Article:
At least, not until they tell me I have to allow them to come into my business and that I have to treat them the same as a husband and wife with three children.

If you are a landlord, you’d be legally obligated to rent to them in many states whether they are married or not. Gay people individually have many protections from discrimination whether they are married or not.

Unfortunately, you’re arguing that we should make gay marriage the business of everyone.

Actually, I’m arguing from a practical standpoint that my neighbor’s marriage is not my business and they don’t stick it down my throat. If they decide to build an addition to their house that violates the setback ordinance of the town, that’s another story whether they are a straight or gay couple.

I’m arguing that we stop looking to the government to tell us what is morally right or wrong, but rather to protect our individual liberty to pursue our live without interference from our government, our fellow citizens or foreigners.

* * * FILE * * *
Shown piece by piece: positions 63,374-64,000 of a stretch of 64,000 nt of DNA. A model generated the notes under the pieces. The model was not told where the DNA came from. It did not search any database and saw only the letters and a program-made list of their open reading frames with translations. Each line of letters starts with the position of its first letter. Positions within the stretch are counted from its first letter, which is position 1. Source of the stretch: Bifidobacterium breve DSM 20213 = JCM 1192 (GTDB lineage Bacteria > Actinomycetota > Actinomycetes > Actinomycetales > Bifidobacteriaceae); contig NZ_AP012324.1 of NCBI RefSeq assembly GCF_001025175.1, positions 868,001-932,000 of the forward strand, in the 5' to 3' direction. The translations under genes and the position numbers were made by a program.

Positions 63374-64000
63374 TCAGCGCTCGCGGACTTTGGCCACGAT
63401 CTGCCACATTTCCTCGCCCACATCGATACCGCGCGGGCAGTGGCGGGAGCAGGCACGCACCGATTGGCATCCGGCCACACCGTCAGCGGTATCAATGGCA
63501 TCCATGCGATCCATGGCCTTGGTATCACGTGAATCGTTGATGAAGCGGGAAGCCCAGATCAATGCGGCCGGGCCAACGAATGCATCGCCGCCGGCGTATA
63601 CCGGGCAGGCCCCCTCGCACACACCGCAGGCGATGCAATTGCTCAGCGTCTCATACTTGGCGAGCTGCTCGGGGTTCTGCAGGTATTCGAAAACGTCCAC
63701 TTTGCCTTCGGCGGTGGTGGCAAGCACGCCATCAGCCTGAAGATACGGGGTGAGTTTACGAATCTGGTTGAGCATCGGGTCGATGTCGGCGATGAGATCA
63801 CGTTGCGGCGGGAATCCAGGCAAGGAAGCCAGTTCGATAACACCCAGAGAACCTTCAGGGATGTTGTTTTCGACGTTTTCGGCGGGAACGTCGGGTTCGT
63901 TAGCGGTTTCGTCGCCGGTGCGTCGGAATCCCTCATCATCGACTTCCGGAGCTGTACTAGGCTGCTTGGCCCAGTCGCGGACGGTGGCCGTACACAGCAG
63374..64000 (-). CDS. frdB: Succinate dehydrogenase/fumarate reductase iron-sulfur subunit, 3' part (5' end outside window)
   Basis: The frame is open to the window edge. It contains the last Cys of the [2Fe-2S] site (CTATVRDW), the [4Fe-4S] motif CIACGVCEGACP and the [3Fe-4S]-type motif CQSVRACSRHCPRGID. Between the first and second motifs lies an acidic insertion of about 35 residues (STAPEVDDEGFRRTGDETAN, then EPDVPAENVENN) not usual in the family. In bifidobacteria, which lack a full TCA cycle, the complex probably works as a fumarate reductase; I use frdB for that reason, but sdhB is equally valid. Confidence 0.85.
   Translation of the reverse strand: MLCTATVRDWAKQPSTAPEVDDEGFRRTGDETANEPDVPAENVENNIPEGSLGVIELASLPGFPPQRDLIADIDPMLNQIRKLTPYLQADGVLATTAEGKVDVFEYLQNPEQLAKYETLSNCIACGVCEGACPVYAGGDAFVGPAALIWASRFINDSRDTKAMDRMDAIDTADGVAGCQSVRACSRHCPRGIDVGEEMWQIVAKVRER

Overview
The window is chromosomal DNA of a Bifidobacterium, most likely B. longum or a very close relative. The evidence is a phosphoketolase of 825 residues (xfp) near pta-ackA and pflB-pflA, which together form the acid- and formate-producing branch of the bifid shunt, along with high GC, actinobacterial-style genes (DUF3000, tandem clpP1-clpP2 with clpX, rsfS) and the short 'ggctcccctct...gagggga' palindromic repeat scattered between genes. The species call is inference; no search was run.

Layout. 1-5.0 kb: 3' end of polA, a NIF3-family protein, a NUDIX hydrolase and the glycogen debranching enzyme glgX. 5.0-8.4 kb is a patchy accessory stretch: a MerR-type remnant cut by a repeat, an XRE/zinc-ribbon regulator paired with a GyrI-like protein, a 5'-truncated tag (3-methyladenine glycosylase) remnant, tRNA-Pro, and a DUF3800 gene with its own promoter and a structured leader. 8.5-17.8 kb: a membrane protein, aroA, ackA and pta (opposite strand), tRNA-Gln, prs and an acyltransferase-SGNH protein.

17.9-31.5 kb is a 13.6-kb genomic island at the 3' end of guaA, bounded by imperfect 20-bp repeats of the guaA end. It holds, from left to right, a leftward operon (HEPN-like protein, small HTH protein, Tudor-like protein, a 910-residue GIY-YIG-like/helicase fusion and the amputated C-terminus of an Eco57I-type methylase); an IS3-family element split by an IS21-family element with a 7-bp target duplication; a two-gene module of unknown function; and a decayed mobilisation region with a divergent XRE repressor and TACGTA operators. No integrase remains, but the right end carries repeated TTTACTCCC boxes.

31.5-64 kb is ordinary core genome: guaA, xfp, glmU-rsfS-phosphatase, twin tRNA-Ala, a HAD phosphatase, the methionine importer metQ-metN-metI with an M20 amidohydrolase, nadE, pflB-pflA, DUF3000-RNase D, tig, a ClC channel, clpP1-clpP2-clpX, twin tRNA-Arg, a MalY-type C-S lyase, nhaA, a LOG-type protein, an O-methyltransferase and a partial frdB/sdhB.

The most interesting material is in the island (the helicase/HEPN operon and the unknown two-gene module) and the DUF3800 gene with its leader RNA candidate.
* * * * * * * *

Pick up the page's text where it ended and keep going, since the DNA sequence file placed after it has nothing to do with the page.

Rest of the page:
dedalus on January 30, 2008 at 5:55 PM

Good post. You’re correct about Ninth Amendment, of course. But I believe we’re in agreement that a marriage license is not a right but rather a privilege bestowed by State governments. Individuals are allowed to form whatever relationships they like — they can even have a marriage ceremony to commemorate it. But at the end of the day each State has their own laws when it comes to recognizing the legitimacy of a marriage.

HebrewToYou on January 30, 2008 at 4:12 PM

There are two things at work here, theory and reality. In theory the government has no power over marriage. As an institution is not a promise to the state. It is a promise from one individual to another (and if religious) a covenant to God. Nowhere in there is there any appeal or authorization by the state.

Now, in reality, the state has assumed some authority already. I think that marriage licenses began to be issued in the early 20th century, I believe. Unlike a certificate, a license interjects the state into the equation.